Norway exported 32,918 tonnes of rounded-weight salmon last week, known locally as the all-important Week 50, in what was the best weekly period of the year for the country’s exporters.
Norwegian numbers crunchers SSB and the Norwegian Seafood Council show the export totals were up 23 percent — or 6,232 t — more than the week before. The volume increase is equivalent to 1,645 fully loaded transport semis, or tractor trailers, depending on where you live.
The week’s export is more than the full-year exports of five other salmon-producing countries. For contrast, last year’s Christmas buying was affected by supply shortage and sky-high spot prices.
Meanwhile, a swimming mass of salmon biomass is forcing an increase in harvesting, adding its own negative price pressure. While the Week 50 export price (set at Norway’s border) last year was NOK 69.44, Week 50’s price this year was NOK 53.81.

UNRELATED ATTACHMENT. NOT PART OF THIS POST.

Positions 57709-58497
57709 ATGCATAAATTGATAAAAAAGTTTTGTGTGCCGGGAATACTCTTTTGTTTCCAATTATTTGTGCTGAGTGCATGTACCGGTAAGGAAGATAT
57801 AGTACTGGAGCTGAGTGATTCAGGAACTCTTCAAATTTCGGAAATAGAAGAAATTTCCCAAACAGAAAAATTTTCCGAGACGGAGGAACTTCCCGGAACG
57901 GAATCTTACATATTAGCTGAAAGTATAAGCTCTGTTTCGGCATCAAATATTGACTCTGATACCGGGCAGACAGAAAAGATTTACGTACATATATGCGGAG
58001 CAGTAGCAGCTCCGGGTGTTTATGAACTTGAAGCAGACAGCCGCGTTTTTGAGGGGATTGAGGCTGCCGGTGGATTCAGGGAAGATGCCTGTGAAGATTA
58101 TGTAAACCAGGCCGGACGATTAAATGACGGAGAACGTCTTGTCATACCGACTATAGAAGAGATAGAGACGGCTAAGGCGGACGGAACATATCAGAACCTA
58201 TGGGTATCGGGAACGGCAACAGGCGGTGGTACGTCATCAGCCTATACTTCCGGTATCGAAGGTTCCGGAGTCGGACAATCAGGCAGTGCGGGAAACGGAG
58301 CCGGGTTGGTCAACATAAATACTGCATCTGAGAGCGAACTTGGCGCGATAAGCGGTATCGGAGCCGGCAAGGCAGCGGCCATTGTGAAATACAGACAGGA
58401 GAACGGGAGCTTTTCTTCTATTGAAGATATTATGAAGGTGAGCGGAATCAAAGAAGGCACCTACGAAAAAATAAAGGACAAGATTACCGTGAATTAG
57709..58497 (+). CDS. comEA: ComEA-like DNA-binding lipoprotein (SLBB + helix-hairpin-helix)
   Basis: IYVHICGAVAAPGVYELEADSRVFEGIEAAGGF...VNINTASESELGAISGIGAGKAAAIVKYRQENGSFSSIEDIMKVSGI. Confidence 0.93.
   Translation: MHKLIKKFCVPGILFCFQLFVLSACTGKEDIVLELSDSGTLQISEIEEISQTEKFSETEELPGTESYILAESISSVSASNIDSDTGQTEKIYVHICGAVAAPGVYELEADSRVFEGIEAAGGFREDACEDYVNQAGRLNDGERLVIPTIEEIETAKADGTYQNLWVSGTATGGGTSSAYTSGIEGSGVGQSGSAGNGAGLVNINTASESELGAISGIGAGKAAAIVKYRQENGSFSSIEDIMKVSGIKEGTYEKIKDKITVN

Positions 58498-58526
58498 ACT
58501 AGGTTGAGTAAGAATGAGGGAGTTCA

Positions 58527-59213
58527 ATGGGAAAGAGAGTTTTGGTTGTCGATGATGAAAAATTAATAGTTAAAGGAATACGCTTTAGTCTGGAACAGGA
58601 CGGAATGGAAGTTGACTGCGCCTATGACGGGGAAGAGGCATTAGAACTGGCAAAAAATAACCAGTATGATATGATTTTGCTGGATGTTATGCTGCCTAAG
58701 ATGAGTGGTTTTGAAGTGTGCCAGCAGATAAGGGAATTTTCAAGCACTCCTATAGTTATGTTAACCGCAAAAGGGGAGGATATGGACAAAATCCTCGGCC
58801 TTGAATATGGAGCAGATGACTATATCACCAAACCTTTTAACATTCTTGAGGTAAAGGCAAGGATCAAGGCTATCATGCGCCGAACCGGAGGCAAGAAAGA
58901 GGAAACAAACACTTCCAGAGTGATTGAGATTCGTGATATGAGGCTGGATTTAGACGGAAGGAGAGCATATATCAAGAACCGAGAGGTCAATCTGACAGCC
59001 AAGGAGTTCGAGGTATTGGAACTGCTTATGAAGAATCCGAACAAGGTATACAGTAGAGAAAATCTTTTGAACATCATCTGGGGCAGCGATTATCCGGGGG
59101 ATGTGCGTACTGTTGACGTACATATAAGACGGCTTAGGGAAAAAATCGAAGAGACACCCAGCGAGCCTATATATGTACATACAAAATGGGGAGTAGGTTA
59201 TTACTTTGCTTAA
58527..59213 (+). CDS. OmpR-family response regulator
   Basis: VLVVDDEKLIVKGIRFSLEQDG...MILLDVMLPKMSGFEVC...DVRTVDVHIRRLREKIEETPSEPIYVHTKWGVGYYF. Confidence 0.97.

Exporters SalmonBusiness spoke to on Thursday say, for now, that there’s heavy pressure on the spot price for next week, with prices down in the NOK40’s.
This year, as last, France was the most eager salmon buyer in Week 50, up by a neck over Poland. The two markets stood for a quarter of Norway’s salmon trade.
Among the reasons for optimism in last week’s export numbers is China’s import of 395 t of Norwegian salmon, nearly four-times as the amount that was seen in Week 50 2016. Hong Kong, too — with its own customs zone — is strongly up in the salmon count. Hong Kong’s imports of salmon from Norway were 461 t, up 264 t over the year-ago period.